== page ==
My mum wants me to get my dad a new Kindle and “load it up with crime fiction books.” I’m definitely not going to go overboard but if anyone can recommend some perhaps lesser known (or brand brand new so mightn’t have read them yet) story books about crime (that are available as an ebook) then I’d appreciate some pointers.

 

sorry for not having more to work with, my mums useless.


Make sure to stick some Jim Thompson on there - Pop.1280, The Getaway and The Grifters are a great place to start.

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On 29/02/2016 at 14:52, ZOK said:

Yes, The Crow Road is easily Banks' best non-SF novel. He wasn't very consistent when not writing SF, unfortunately.

I'd hate to read his worst then, as The Crow Road is possibly the dullest book I've ever read. I trusted this thread to guide my reading toward new, wondrous places and tales of intrigue but based on this, my first pick from the recommendations, well, I'm a little more wary. 

The Crow Road is several hundred pages of character exposition of distinctly unremarkable characters who are involved in no story of interest whatsoever. Good lord it was dull, its only message being the frankly excruciating revelation that there is no god. 

Dreadful. 

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5 hours ago, Blue said:

I'd hate to read his worst then, as The Crow Road is possibly the dullest book I've ever read. I trusted this thread to guide my reading toward new, wondrous places and tales of intrigue but based on this, my first pick from the recommendations, well, I'm a little more wary.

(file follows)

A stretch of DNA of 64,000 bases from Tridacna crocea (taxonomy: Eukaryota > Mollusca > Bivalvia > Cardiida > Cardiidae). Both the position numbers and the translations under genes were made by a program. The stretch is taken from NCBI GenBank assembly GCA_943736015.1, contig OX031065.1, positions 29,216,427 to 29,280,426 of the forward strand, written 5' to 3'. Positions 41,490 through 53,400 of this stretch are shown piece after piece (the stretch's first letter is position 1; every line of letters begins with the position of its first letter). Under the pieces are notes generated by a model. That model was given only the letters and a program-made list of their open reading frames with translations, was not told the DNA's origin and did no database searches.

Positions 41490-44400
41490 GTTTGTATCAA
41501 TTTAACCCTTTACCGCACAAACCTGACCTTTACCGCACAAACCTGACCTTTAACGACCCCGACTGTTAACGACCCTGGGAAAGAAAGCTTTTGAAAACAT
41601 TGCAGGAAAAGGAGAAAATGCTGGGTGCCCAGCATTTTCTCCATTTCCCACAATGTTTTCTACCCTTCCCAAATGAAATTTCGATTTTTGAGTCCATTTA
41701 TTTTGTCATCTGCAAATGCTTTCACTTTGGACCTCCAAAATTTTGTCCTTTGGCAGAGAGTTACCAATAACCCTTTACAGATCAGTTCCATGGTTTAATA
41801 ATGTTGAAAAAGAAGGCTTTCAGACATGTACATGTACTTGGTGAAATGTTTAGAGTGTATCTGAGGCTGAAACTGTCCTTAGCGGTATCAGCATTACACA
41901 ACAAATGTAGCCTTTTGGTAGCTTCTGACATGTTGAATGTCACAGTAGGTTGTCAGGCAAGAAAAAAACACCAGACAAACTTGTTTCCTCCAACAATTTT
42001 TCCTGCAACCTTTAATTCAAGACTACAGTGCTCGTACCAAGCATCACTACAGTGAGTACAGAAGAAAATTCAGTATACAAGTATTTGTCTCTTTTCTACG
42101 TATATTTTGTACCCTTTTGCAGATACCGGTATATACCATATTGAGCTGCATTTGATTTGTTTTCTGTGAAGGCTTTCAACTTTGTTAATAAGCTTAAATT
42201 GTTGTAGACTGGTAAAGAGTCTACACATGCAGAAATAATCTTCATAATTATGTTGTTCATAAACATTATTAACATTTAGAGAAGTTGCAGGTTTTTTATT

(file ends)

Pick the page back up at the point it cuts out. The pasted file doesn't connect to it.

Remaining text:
The Crow Road is several hundred pages of character exposition of distinctly unremarkable characters who are involved in no story of interest whatsoever. Good lord it was dull, its only message being the frankly excruciating revelation that there is no god. 

Dreadful. 


Well you’d best tread carefully with Iain Banks then, as he can get much, much worse! ^_^

 

Props to @lolly for recommending Blood Meridian in this list, I don’t think I’d read any Cormack McCarthy until that one - now I think I’ve read most, if not all of his stuff.

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3 hours ago, Fitzcarraldo said:

Can anyone recommend some books written outside of Britain or the US? None of the obvious canon stuff if possible. I've realised that most of my reading this year has been from white, native English speakers. Should probably diversify. 

 

The Name of the Rose - Umberto Eco

Alone in Berlin - Hans Fallada

Connivence Store Woman - Sayaka Murata

Breast and Eggs - Mieko Kawakami

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1 hour ago, Fitzcarraldo said:

 

Um, pretty open to anything, really. I do enjoy generational tales, like One Hundred Years of Solitude.

 

Then you want Pachinko. Breaks your written in America rule, but by 1st generation Korean-American woman so doesn’t break it too much.